• Jan Gullberg (1997), Mathematics: From the Birth of Numbers, W.W. Norton & Co., ISBN 978-0-393-04002-9, p. 26, Quote = Zero derives from Hindu sunya – meaning void, emptiness – via Arabic sifr, Latin cephirum, Italian zevero.;
• Robert Logan (2010), The Poetry of Physics and the Physics of Poetry, World Scientific, ISBN 978-981-4295-92-5, p. 38, Quote = The idea of sunya and place numbers was transmitted to the Arabs who translated sunya or "leave a space" into their language as sifr.
3. ^ Zero Archived 6 December 2017 at the Wayback Machine, Merriam Webster online Dictionary
4. ^ Ifrah, Georges (2000). The Universal History of Numbers: From Prehistory to the Invention of the Computer. Wiley. ISBN 978-0-471-39340-5.
5. ^ a b 'Aught' synonyms Archived 23 August 2014 at the Wayback Machine, Thesaurus.com – Retrieved April 2013.
6. ^ "Egyptian numerals". mathshistory.st-andrews.ac.uk. Archived from the original on 15 November 2019. Retrieved 21 December 2019.
7. ^ Joseph, George Gheverghese (2011). The Crest of the Peacock: Non-European Roots of Mathematics (Third ed.). Princeton UP. p. 86. ISBN 978-0-691-13526-7.
8. ^ a b Kaplan, Robert. (2000). The Nothing That Is: A Natural History of Zero. Oxford: Oxford University Press.
9. ^ "Zero". Maths History. Archived from the original on 21 September 2021. Retrieved 7 September 2021.
10. ^ "Babylonian mathematics: View as single page". www.open.edu. Archived from the original on 7 September 2021. Retrieved 7 September 2021.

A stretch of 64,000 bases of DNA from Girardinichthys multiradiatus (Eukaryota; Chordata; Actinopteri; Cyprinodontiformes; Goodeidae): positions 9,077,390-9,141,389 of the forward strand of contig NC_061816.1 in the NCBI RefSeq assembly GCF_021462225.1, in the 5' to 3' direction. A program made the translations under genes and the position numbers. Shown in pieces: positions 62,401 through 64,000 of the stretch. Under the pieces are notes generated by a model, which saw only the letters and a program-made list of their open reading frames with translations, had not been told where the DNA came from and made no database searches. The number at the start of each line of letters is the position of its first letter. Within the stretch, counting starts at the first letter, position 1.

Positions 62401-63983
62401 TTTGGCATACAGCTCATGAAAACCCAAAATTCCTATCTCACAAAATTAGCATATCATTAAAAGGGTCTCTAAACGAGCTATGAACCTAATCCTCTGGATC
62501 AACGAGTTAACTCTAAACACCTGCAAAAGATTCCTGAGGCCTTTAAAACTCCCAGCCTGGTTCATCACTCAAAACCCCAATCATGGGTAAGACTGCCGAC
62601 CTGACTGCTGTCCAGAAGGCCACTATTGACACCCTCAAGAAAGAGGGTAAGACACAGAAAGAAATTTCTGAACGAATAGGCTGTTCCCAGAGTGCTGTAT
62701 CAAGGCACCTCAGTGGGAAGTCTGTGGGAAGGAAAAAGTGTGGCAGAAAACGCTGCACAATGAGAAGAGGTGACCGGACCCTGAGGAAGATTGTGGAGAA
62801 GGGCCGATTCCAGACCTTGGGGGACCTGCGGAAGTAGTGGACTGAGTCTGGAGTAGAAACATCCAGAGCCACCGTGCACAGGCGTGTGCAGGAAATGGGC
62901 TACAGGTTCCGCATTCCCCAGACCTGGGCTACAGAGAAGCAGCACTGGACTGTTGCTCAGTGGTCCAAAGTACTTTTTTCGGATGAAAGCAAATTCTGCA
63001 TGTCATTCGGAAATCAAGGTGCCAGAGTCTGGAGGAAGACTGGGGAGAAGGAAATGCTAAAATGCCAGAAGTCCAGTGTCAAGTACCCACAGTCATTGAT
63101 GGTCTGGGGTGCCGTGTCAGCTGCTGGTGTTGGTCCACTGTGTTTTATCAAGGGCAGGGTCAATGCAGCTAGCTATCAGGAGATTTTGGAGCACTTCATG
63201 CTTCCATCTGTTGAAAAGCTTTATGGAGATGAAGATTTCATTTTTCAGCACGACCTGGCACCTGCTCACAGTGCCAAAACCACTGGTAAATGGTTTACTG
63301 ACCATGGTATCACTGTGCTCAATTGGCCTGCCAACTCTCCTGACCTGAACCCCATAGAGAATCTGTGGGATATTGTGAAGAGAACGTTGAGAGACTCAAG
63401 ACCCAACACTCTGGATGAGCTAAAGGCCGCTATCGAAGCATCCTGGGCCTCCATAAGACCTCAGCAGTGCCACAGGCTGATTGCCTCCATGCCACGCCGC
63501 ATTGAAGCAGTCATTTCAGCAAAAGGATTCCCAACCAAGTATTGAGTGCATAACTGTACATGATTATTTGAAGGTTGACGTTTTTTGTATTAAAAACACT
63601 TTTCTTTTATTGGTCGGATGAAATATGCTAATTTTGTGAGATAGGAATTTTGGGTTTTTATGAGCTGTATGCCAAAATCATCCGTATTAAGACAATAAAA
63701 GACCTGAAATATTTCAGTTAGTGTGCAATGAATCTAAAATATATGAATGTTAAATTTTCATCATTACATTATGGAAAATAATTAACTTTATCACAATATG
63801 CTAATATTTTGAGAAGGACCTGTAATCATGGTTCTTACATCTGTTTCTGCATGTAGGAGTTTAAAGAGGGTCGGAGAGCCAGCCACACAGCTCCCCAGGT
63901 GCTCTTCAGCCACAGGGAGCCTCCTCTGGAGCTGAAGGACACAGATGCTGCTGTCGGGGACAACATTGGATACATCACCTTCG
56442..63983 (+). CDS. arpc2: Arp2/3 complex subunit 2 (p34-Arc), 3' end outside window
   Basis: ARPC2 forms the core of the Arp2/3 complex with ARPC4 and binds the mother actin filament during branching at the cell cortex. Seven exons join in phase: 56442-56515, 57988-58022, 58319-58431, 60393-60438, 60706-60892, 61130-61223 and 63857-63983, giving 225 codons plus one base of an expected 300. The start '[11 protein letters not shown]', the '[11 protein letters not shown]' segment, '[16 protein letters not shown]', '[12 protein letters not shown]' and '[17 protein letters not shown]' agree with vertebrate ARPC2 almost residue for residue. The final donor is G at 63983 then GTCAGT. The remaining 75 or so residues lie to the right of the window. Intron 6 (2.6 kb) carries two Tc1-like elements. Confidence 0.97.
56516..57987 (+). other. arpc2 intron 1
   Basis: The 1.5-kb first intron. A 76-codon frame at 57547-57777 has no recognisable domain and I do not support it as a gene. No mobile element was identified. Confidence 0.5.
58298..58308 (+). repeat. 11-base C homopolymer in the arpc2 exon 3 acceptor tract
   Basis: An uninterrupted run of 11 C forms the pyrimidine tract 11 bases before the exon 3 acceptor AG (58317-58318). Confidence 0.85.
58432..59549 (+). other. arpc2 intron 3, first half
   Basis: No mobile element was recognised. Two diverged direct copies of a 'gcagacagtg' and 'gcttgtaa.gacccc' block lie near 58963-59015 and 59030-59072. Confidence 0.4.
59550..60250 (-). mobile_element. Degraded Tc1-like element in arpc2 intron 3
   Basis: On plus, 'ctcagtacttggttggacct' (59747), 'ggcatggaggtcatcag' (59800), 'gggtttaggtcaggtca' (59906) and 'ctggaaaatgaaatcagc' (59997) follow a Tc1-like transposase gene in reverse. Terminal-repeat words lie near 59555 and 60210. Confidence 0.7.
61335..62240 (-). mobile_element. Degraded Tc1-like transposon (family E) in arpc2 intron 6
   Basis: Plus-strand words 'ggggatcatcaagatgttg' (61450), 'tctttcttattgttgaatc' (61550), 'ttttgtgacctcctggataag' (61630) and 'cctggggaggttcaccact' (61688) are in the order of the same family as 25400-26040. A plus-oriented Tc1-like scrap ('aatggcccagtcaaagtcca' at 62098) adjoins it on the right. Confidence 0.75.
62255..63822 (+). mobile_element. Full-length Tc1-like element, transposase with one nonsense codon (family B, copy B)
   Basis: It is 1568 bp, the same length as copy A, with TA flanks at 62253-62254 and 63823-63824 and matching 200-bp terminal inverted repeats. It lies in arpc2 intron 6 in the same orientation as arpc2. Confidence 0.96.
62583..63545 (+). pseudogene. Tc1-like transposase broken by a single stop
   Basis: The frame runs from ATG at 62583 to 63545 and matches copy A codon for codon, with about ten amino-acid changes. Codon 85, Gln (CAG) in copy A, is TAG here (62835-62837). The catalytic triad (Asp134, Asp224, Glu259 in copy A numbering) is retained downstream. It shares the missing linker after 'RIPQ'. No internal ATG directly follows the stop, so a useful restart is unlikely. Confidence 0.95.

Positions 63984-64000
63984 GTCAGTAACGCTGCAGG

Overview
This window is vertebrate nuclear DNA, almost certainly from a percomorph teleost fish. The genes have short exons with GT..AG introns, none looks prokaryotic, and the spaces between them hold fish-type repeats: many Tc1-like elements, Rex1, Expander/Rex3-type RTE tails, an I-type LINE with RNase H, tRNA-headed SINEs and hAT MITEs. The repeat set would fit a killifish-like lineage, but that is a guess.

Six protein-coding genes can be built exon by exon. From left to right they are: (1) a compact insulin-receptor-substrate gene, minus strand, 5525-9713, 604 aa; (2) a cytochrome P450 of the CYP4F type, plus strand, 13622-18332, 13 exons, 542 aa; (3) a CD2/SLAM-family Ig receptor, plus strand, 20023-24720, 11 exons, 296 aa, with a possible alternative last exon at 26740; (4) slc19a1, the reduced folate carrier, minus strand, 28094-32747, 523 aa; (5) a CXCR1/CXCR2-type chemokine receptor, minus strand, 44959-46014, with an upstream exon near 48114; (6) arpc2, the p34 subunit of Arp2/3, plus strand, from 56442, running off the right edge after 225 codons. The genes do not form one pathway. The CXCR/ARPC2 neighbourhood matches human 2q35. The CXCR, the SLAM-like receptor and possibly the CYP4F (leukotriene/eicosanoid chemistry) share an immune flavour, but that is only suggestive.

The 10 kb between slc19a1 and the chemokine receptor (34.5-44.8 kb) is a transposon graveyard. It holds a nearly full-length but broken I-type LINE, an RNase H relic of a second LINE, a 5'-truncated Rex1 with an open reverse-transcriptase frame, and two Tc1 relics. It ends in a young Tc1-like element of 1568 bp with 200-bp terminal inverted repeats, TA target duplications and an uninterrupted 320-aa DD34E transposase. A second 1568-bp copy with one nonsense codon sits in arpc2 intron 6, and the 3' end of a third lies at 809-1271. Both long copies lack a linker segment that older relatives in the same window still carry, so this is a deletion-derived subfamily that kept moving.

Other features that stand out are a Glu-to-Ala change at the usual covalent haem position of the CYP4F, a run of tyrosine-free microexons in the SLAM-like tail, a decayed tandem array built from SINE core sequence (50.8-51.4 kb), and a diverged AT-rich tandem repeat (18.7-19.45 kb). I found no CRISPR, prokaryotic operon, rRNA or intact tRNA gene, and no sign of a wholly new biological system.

11. ^ Diehl, p. 186
12. ^ Mortaigne, Véronique (28 November 2014). "The golden age of Mayan civilisation – exhibition review". The Guardian. Archived from the original on 28 November 2014. Retrieved 10 October 2015.
13. ^ Wallin, Nils-Bertil (19 November 2002). "The History of Zero". YaleGlobal online. The Whitney and Betty Macmillan Center for International and Area Studies at Yale. Archived from the original on 25 August 2016. Retrieved 1 September 2016.
14. ^ a b c Seife, Charles (1 September 2000). Zero: The Biography of a Dangerous Idea. Penguin. p. 39. ISBN 978-0-14-029647-1. OCLC 1005913932. Archived from the original on 30 April 2022. Retrieved 30 April 2022.
15. ^ Nieder, Andreas (19 November 2019). A Brain for Numbers: The Biology of the Number Instinct. MIT Press. p. 286. ISBN 978-0-262-35432-5. Archived from the original on 30 April 2022. Retrieved 30 April 2022.
16. ^ Kaplan, Robert (28 October 1999). The Nothing that Is: A Natural History of Zero. Oxford University Press. p. 17. ISBN 978-0-19-802945-8. OCLC 466431211. Archived from the original on 24 June 2014. Retrieved 30 April 2022.
17. ^ Huggett, Nick (2019). "Zeno's Paradoxes". In Zalta, Edward N. (ed.). The Stanford Encyclopedia of Philosophy (Winter 2019 ed.). Metaphysics Research Lab, Stanford University. Archived from the original on 10 January 2021. Retrieved 9 August 2020.
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## Bibliography

### Historical studies

• Bourbaki, Nicolas (1998). Elements of the History of Mathematics. Berlin, Heidelberg, and New York: Springer-Verlag. ISBN 3-540-64767-8.
• Diehl, Richard A. (2004). The Olmecs: America's First Civilization. London: Thames & Hudson.
• Ifrah, Georges (2000). The Universal History of Numbers: From Prehistory to the Invention of the Computer. Wiley. ISBN 0-471-39340-1.
• Kaplan, Robert (2000). The Nothing That Is: A Natural History of Zero. Oxford University Press.
• Seife, Charles (2000). Zero: The Biography of a Dangerous Idea. Penguin USA. ISBN 0-14-029647-6.